Rooster River to get hydraulic analysis in 2019
FAIRFIELD — After severe flooding impacted homes along the Rooster River in September during a storm, Fairfield officials said Thursday there will be a hydraulic analysis of the river in 2019.
Joseph Michelangelo, Fairfield’s director of public works, announced the analysis by the United States Geological Survey and Federal Emergency Management Agency at a meeting Thursday evening at North Stratfield Elementary to a crowd of about 50 residents.
The residents gathered in the all purpose room of the school to discuss the immense flooding that slammed Fairfield and Bridgeport earlier this year.
On Sept. 25, a storm slammed the region, dropping 6.8 inches of rain in the area of Cartright Street, Dora Circle and Renwick Drive in Bridgeport. On the other side of the Rooster River, Fairfield was hit with about 7 inches of rain.
“This is not the first flood we’ve had,” said Keith Bradley, a Fairfield resident at Thursday’s meeting. “In the last four or five years we’ve had a few of these 100-year floods.”
But Michelangelo explained why the Sept. 25 flood was different from others.
“We saw a lot of rain in a few short period of time — just over a few hours,” Michelangelo said.
Just as quickly as the waters came up that day, they receded, leaving Bridgeport and Fairfield residents to clean up the mess.
Some residents in Bridgeport had to leave their muck-covered homes damaged by the storm, lost their cars and lost their pets. In Fairfield, cars and homes were flooded.
Many residents, on both sides of the river, blamed at least some of the flooding on the Rooster River.
After the storm, Michelangelo said, the town had crews out immediately to check on the damage and start to brainstorm plans for what could be done. And about two months later, town officials had some answers for residents.
“The entire line was surcharged. It couldn’t handle any more,” Michelangelo said, then explaining the impact of the storm on the drainage system as a six lane highway merging into a three lane highway.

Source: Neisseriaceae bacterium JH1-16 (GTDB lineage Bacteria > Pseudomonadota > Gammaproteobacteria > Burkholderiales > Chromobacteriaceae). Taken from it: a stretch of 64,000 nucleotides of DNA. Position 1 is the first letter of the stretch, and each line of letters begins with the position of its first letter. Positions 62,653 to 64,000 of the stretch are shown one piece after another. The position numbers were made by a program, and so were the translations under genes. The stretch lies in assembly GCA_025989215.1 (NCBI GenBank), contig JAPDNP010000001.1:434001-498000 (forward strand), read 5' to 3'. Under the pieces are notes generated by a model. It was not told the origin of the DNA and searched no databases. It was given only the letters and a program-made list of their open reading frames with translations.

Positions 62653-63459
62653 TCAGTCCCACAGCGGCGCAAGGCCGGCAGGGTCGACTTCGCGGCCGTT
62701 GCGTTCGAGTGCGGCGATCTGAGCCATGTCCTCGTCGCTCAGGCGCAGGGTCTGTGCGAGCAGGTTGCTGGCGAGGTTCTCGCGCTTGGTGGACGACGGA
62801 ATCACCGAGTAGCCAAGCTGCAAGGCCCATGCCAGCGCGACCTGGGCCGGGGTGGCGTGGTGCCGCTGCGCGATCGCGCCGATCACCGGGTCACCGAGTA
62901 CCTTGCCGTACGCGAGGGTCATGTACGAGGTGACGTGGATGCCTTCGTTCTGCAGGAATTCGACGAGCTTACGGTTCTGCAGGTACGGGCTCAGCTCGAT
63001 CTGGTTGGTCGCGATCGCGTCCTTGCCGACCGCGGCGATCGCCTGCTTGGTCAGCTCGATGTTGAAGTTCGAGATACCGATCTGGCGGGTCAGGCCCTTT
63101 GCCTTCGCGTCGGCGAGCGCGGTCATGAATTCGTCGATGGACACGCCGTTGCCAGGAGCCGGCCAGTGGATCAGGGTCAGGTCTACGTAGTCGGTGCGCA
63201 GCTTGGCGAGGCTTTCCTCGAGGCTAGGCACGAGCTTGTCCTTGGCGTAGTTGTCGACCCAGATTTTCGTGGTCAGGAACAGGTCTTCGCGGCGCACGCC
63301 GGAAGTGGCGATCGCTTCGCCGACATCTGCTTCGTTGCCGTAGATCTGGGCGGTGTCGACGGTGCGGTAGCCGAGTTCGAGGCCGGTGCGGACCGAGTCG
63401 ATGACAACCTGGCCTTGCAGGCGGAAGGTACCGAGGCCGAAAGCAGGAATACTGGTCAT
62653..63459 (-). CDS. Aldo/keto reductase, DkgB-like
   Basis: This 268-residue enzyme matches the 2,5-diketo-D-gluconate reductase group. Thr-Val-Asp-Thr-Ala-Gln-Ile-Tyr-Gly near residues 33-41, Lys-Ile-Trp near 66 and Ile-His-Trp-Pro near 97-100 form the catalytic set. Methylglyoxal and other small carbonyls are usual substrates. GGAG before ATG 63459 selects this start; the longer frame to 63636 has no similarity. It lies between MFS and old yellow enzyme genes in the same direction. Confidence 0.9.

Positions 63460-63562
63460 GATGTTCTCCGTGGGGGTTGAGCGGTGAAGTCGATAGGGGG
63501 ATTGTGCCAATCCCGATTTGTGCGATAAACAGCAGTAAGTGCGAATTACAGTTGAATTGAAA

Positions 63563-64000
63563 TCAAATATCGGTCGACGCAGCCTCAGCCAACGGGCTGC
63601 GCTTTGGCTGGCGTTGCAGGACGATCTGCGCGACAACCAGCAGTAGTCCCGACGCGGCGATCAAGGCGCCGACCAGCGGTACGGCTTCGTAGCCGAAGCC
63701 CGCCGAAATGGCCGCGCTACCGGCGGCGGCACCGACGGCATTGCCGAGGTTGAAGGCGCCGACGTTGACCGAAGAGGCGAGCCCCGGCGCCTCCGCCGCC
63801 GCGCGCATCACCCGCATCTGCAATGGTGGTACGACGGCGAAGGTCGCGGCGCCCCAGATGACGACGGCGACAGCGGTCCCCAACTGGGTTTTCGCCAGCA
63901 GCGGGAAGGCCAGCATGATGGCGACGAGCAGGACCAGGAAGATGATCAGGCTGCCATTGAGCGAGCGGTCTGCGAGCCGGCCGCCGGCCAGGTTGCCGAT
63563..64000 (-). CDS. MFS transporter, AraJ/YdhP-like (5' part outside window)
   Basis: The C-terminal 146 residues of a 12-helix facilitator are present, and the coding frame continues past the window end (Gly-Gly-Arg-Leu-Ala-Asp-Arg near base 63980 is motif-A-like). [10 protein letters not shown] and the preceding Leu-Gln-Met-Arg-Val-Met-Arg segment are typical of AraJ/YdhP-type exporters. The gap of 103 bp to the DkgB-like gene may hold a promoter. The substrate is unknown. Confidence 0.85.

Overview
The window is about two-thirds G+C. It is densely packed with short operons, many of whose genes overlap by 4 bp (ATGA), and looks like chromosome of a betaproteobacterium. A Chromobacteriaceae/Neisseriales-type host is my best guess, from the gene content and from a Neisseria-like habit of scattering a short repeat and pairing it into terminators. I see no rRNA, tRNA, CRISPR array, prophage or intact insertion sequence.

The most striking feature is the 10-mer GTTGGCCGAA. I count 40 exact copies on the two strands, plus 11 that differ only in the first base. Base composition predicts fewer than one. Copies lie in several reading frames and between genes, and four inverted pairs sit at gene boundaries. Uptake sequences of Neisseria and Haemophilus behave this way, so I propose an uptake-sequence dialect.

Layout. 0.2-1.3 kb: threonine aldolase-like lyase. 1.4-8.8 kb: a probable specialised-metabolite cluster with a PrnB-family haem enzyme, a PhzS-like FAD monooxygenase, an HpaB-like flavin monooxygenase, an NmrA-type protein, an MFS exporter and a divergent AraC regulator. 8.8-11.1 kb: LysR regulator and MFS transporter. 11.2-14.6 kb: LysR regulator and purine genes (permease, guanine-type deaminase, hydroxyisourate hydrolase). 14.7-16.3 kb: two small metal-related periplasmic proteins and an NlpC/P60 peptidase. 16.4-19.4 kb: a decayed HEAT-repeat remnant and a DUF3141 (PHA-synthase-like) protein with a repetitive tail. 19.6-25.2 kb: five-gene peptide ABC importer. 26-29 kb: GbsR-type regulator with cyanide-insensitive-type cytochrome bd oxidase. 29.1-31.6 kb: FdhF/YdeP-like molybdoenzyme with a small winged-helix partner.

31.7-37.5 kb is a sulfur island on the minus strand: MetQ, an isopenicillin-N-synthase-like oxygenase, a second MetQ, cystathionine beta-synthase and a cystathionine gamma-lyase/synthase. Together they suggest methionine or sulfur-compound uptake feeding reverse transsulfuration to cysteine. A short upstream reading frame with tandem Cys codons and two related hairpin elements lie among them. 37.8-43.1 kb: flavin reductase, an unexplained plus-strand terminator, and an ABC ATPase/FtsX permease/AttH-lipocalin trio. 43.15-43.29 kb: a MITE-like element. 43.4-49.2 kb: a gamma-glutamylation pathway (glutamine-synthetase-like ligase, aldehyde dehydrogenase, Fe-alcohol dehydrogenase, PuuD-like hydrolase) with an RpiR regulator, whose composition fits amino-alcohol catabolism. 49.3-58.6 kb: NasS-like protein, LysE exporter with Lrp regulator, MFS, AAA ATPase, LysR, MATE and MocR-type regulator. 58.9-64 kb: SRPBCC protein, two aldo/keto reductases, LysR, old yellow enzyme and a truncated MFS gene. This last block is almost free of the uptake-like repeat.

Michelangelo called the design of the drainage systems throughout town as inefficient. But, he said, there wasn’t just one problem that September day; many factors contributed to the extensive flooding.
The current drainage pipes, “should be at least double the size of what they are,” Michelangelo said. But, he said, widening the pipes causes problems downstream, specifically in Bridgeport. “We don’t want to do that.”
Instead, he said, his department is looking at strategically addressing the problems. And to help the town focus on appropriate fixes, Michelangelo said, Fairfield has hired an outside engineering firm — Milone & MacBroom — to help assess what can realistically be done.
“We’ve been flooding for years,” said Sue Olsen, of Little Brook Road in Fairfield at Thursday’s meeting. “I’ve spent $24,000 of my own money on flood repairs.”
Olsen asked Michelangelo and Bill Hurley, Fairfield’s engineering manager, if the town was looking into any interim solutions. Though there weren’t immediate ones immediately ready to be launched, Michelangelo said different water storage options were among the possible solutions for Fairfield.
Michelangelo and Hurley told residents below-ground storage of water that can be released at a steady rate during storms is something they’re seriously considering, specifically at the Fairchild Wheeler Golf Course.
The town hopes to roll out some changes and expect finalized projects to begin in the spring of 2019. Before any changes begin, officials said, the town will make sure it’s what residents want.
Like the Fairfield residents, about 50 Bridgeport residents gathered last month for a forum on the flooding the city saw that September day. Residents expressed their concerns and frustrations about the flooding and what had — and hadn’t — been done to help the city snap back after the storm.
Michelangelo said the town is working alongside Bridgeport and Trumbull to figure out what can be done that won’t impact other areas nearby.
For now, that means cleaning what they can, while the wheels continue to turn behind the scenes.
“I sat down with Mayor Joe Ganim,” said Fairfield First Selectman Michael Tetreau. “Starting Monday, we’re doing a town-wide cleanup along the Rooster River ... on both sides — in Fairfield and Bridgeport.”